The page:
Players' union says ball-tampering bans too harsh
Apr. 03, 2018
SYDNEY (AP) — The players' union has asked Cricket Australia to take into account "extraordinary contrition" shown by Steve Smith, David Warner and Cameron Bancroft over the ball-tampering scandal and suggested that the length of their bans be reduced.
Smith and Warner received bans of 12 months each and Bancroft nine months after the ball-tampering incident during the third test between Australia and South Africa at Cape Town on March 24.
"I think Australia cried with Steve Smith last Thursday. I know I certainly did," Australian Cricketers' Association president Greg Dyer said Tuesday. "We ask for this extraordinary contrition to be taken into account by Cricket Australia just as it would be in any fair and proper process."
"Their distressed faces have sent a message across the world as effective as any sanction could be. The contrition shown by these men is extraordinary, absolutely extraordinary."
In addition to their 12-month playing suspensions, Smith was barred from the captaincy for a further year while Warner won't again be considered for a leadership position.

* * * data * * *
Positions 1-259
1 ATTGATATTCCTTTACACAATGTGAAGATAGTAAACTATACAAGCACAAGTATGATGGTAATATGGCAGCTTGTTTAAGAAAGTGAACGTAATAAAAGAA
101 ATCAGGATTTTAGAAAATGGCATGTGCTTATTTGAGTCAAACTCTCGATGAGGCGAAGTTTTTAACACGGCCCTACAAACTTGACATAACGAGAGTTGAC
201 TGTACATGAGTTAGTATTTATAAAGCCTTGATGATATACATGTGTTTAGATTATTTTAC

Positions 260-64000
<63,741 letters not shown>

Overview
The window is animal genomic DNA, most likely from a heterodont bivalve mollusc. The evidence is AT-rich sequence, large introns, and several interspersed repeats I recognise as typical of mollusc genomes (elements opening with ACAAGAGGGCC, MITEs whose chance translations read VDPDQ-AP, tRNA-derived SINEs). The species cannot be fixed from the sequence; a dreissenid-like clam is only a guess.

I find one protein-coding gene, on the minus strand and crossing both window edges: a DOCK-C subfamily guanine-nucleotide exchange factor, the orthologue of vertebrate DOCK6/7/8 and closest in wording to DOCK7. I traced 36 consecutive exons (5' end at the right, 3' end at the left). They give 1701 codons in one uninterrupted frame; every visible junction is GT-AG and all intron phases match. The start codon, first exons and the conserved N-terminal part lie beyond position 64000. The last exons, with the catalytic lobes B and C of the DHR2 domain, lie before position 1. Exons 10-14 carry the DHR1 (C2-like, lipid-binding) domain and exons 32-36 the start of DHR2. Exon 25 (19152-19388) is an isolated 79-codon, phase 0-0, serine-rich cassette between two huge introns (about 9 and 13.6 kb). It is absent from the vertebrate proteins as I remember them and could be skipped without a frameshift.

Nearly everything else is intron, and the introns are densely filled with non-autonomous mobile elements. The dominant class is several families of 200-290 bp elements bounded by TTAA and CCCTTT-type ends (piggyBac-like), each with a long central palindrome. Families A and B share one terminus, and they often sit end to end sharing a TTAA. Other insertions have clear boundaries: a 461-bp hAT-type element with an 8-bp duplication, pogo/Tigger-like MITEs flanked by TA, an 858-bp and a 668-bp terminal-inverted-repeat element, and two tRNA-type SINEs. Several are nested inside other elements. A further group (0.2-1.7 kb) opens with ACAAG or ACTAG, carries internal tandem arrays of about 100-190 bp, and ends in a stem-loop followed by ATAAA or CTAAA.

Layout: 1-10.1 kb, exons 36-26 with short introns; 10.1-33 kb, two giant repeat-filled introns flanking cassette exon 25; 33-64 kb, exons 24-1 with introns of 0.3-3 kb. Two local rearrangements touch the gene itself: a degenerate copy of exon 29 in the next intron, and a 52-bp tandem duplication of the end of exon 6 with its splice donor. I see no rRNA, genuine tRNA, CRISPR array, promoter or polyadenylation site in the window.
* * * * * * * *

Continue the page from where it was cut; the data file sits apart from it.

Dyer did not indicate whether the players would appeal their sanctions, only saying they were still considering their options.
In the meantime, Dyer says consideration should be given to reducing the bans.
"Of the dozen or so matters of this type, the most severe suspension to date has been a ban for two one-day internationals," Dyer said. "The informed conclusion is that, as right as the motivation is, the proposed penalties are disproportionate relative to precedent.
"We ask consideration be given to recalibrating the proposed sanctions, to consider options such as suspending or reducing part of the sanction, to considering allowing players to return to domestic cricket earlier as an important part of their rehabilitation."